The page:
In order to successfully manage a bilingual strategy you first need to make a list of what makes your brand or property different. Once you have this list, you need to take those differences and determine what elements of your product appeal more to the older demographic and what would appeal more to the Millennials. The lists, Millennial and non-Millennial, should be used to formulate impactful messaging that communicates your brand proposition effectively to the two different targets. 

While this segmentation strategy is critical to your overall success, subtlety is key. You are not trying to craft two completely different messages. Rather, you are attempting to craft two similar messages that are tweaked to appeal more to one group than the other.  For example, if we know Millennials love Wi-Fi we may offer them a complimentary high-speed Internet upgrade. A non-Millennial may care more about the breakfast experience, and therefore you may offer them a complimentary buffet breakfast. This is an oversimplification, and I abhor discounting as a strategy, but you get the picture.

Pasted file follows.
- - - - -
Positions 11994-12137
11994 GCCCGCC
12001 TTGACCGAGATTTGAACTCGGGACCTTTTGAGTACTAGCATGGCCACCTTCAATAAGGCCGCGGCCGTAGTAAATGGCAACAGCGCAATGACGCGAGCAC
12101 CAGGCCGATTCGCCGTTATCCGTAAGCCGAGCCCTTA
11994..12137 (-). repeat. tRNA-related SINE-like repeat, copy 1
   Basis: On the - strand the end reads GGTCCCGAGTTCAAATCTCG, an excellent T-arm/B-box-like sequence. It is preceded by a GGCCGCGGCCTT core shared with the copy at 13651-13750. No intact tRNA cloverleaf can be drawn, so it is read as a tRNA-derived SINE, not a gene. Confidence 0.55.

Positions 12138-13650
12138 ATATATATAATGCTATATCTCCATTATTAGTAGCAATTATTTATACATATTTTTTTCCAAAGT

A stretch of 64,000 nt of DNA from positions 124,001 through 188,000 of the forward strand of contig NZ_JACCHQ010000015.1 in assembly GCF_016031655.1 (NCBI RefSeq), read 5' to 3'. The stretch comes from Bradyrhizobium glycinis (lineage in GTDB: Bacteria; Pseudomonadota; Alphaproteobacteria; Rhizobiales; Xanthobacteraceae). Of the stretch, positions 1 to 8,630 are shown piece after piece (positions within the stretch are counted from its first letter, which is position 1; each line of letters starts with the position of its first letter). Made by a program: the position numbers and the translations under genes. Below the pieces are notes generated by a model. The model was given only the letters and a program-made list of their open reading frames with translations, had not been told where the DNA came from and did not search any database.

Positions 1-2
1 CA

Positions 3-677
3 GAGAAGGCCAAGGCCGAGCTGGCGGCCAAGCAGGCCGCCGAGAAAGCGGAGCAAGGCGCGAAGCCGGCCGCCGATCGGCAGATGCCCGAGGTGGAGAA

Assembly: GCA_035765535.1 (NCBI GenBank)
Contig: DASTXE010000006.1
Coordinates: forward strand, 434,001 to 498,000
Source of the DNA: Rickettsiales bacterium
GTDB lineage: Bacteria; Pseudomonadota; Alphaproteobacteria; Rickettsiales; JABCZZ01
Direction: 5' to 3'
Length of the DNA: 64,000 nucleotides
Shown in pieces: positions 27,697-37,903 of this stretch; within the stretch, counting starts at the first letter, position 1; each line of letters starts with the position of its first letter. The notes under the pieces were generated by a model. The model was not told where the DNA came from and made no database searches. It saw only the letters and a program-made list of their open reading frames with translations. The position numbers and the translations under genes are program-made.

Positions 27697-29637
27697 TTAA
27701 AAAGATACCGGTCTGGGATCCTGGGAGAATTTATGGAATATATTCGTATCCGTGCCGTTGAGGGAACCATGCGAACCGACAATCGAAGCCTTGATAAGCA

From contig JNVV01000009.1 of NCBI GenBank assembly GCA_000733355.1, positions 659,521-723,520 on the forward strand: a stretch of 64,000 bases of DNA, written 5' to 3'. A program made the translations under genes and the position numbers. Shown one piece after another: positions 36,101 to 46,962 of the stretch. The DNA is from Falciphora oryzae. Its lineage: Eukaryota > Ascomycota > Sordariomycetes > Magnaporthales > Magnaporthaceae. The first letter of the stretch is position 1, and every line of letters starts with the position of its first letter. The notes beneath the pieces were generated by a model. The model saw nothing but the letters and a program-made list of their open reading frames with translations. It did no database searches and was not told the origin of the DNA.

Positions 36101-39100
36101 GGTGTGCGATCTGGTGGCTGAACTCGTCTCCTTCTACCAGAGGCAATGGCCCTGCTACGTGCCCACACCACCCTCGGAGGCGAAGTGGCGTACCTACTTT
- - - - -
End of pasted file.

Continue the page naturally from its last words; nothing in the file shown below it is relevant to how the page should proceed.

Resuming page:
Shifting channel power

Once you have understood and begun to craft specialized messaging by segment, the next step is to choose the channels you will use to deliver these messages. In the modern market there is an ongoing channel power shift due to all of the new ways technology offers to communicate and how Millenials and non-Millenials consume content and media. Therefore choosing the correct channel for your message is as important as crafting the right message. If you construct a message for non-Millenials but deliver that message over Instagram, the likelihood of that message reaching the right consumer and driving meaningful results will be low.

While once it was paramount to receive positive print coverage in CondeNast Traveler or the New York Times, old-guard media outlets no longer hold the same weight. There are many successful restaurants and hotels that have never been included in either, but there are also many who will tell you recognition by the media old guard completely changed their business. With that said, if you were to ignore them you would be disregarding a crucial part of your potential business.